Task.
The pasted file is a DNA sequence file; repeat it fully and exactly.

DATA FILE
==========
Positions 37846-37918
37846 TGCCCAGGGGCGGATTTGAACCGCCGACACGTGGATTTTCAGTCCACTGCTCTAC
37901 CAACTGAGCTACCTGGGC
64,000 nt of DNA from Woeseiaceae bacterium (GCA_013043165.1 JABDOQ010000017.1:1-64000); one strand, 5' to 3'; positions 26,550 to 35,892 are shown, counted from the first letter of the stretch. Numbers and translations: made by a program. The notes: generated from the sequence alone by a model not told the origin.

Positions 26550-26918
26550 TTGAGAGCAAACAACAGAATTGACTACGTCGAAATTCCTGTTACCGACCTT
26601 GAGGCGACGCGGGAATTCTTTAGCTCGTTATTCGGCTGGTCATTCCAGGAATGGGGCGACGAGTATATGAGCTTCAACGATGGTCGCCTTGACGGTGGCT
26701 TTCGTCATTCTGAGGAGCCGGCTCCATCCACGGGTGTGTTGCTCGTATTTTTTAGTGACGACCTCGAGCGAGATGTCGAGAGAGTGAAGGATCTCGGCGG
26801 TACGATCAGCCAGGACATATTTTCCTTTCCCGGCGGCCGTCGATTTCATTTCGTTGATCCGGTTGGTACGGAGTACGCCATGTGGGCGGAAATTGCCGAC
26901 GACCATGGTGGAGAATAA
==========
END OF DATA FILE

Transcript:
Positions 37846-37918
37846 TGCCCAGGGGCGGATTTGAACCGCCGACACGTGGATTTTCAGTCCACTGCTCTAC
37901 CAACTGAGCTACCTGGGC
64,000 nt of DNA from Woeseiaceae bacterium (GCA_013043165.1 JABDOQ010000017.1:1-64000); one strand, 5' to 3'; positions 26,550 to 35,892 are shown, counted from the first letter of the stretch. Numbers and translations: made by a program. The notes: generated from the sequence alone by a model not told the origin.

Positions 26550-26918
26550 TTGAGAGCAAACAACAGAATTGACTACGTCGAAATTCCTGTTACCGACCTT
26601 GAGGCGACGCGGGAATTCTTTAGCTCGTTATTCGGCTGGTCATTCCAGGAATGGGGCGACGAGTATATGAGCTTCAACGATGGTCGCCTTGACGGTGGCT
26701 TTCGTCATTCTGAGGAGCCGGCTCCATCCACGGGTGTGTTGCTCGTATTTTTTAGTGACGACCTCGAGCGAGATGTCGAGAGAGTGAAGGATCTCGGCGG
26801 TACGATCAGCCAGGACATATTTTCCTTTCCCGGCGGCCGTCGATTTCATTTCGTTGATCCGGTTGGTACGGAGTACGCCATGTGGGCGGAAATTGCCGAC
26901 GACCATGGTGGAGAATAA